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By Gita Bajaj | December 14th, 2012 - 8:05pm
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ASSEMBLY PANEL GREEN LIGHTS CHIVUKULA BILL PACKAGE TO FAST TRACK CLEAN ENERGY, INCLUDE LONG-TERM CAPACITY & INFRASTRUCTURE PLANNING IN EMP

Assembly Utilities Chair Says Sandy Underscores Urgency of Slowing Climate Change

(TRENTON) Legislation sponsored by Assembly Utilities Chairman Upendra J. Chivukula to fast track clean energy and to prioritize long-term capacity and infrastructure planning was released by an Assembly panel on Thursday.

The Assembly Telecom and Utilities Committee released a bill (A-2888) to create a separate Office of Clean Energy that would continue to be funded by the Societal Benefits Charge (SBC).

"Hurricane Sandy, a storm that devastated New Jersey, underscores the urgency of slowing climate change, which scientists say is a major factor in the severe weather conditions that we have been experiencing. It is unacceptable that in the past three years, nearly $600 million in clean energy funds have been raided by the Christie Administration. These funds, that are generated from ratepayers, are intended to reduce our dependence on fossil fuels that produce carbon dioxide, the main cause of climate change," Chivukula (D-Somerset\Middlesex) said.

"Establishing a separate Office of Clean Energy would create a structure and reporting mechanism and give the state Legislature a better understanding of the use of ratepayer funds," he added.

New Jersey's Clean Energy Program is funded by a monthly fee that utilities levy on commercial, industrial and residential ratepayers known as the Societal Benefits Charge. The Christie Administration has raided hundreds of millions of dollars in these funds to plug budget holes.

"Raiding these funds to balance the budget amounts to imposing a hidden tax on ratepayers," said Chivukula.

A second measure (A-2887) released by the Assembly panel would incorporate long-term capacity and infrastructure planning into the existing Energy Master Plan.

"The lack of long-term capacity and infrastructure planning in deregulated New Jersey, leads to higher rates because of the excessive capacity charges paid to PJM. In-state generation shortfalls or insufficient capacity and the need to purchase a substantial portion of electricity from out-of-state has resulted in much higher capacity prices for New Jersey than for other states under the PJM Interconnection grid," Chivukula said.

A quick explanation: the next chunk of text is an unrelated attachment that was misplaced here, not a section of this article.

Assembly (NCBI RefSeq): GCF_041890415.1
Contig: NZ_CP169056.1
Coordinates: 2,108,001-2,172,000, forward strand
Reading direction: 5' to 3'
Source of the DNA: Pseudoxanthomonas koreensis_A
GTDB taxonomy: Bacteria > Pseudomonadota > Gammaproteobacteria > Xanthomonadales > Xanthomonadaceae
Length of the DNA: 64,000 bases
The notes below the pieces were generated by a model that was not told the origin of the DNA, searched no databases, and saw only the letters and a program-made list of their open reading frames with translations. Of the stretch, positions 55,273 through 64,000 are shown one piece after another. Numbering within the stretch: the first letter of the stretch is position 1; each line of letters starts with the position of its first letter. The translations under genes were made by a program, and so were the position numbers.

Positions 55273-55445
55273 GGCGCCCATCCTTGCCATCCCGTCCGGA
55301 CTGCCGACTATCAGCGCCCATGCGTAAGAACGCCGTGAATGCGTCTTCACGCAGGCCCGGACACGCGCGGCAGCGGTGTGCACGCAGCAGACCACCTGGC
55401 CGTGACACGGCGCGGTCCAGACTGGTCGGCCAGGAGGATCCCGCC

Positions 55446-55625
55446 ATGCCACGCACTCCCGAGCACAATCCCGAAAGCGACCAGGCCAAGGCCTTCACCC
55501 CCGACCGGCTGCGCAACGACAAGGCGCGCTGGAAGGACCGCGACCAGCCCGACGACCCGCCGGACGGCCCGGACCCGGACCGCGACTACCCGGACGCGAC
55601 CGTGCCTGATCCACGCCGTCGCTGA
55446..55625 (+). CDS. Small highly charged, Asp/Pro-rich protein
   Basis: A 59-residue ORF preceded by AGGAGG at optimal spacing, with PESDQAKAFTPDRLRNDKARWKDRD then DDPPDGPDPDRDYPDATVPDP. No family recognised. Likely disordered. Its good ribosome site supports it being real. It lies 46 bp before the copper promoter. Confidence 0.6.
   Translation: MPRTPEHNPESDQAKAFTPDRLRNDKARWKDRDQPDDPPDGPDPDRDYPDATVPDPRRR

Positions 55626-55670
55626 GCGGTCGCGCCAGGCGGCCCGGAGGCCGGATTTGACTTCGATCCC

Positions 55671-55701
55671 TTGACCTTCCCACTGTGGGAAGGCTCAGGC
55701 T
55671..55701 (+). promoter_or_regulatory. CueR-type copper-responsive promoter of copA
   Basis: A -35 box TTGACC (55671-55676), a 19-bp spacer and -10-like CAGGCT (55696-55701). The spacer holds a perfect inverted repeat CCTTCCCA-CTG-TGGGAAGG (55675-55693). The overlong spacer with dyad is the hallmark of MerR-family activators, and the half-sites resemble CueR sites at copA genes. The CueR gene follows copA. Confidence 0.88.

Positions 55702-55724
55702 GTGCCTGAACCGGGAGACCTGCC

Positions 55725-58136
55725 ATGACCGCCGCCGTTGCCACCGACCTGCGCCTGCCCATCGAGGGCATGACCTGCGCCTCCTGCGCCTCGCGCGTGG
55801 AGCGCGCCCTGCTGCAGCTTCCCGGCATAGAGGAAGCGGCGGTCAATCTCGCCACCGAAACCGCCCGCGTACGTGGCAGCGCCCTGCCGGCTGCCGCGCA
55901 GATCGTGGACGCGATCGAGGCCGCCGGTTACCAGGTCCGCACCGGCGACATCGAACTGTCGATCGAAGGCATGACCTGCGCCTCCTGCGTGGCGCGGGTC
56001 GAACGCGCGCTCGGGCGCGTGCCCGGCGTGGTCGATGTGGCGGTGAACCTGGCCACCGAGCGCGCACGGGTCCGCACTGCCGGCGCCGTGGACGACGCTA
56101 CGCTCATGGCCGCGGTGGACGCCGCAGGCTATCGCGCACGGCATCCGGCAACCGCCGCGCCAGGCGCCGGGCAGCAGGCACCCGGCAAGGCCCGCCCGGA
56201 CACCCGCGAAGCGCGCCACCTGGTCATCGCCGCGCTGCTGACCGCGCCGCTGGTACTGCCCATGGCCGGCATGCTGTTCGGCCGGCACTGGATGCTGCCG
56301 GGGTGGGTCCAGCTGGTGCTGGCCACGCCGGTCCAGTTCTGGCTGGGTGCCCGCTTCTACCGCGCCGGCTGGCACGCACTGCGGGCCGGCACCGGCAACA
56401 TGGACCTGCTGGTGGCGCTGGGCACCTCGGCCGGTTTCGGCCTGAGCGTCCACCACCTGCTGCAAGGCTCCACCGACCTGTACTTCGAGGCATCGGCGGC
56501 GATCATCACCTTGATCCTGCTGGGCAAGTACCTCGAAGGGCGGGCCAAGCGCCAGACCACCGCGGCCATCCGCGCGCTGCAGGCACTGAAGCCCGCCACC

New Jersey is part of the Pennsylvania, Jersey, Maryland (PJM) Interconnection power grid which serves 13 states and the District of Columbia. PJM is currently the world's largest competitive wholesale electricity market. Delaware, Illinois, Indiana, Kentucky, Michigan, North Carolina, Ohio, Tennessee, Virginia and West Virginia are also part of the grid.

"The measure we sponsored would power up utilities to better meet the electricity needs of our state and bring prices down for ratepayers," Chivukula added. "The bill would also provide for the efficient integration of generation and distribution systems and for more local power generation. It would encourage planning for distributed generation and the creation of micro grids and smart switches to facilitate the quicker restoration of power at a local level in the event of natural disasters," he added.

Under the existing system, while power generation is regulated at a federal level by the Federal Energy Regulatory Commission (FERC), distribution falls under the state's Board of Public Utilities (BPU). Integrated resource planning for capacity and infrastructure often leads to a lack of adequate preparation to prevent power outages for long durations. Chivukula's measure would create better planning of integrated resources between generation and distribution and also for distributed generation in the event of emergencies.

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CONTACT:

Gita Bajaj
(973) 224-4851 cellular
gbajaj@njleg.org email
bajajgita1@yahoo.com email

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Quote of the Day

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"Assembly Speaker Vincent Prieto, a Hudson County Democrat, is balking. He claimed Tuesday that members of his caucus are divided over the measure and that his house is in no real rush – besides, even if enacted this year, the reforms would not take effect until 2017, he said. And with the growing belief that Christie could skip town to run for president, some Democrats are not eager to give him another talking point for his résumé. Christie’s plans to stump for Republican candidates in New Hampshire later Thursday only fuel that suspicion." - columnist Charles Stile

- The Bergen Record

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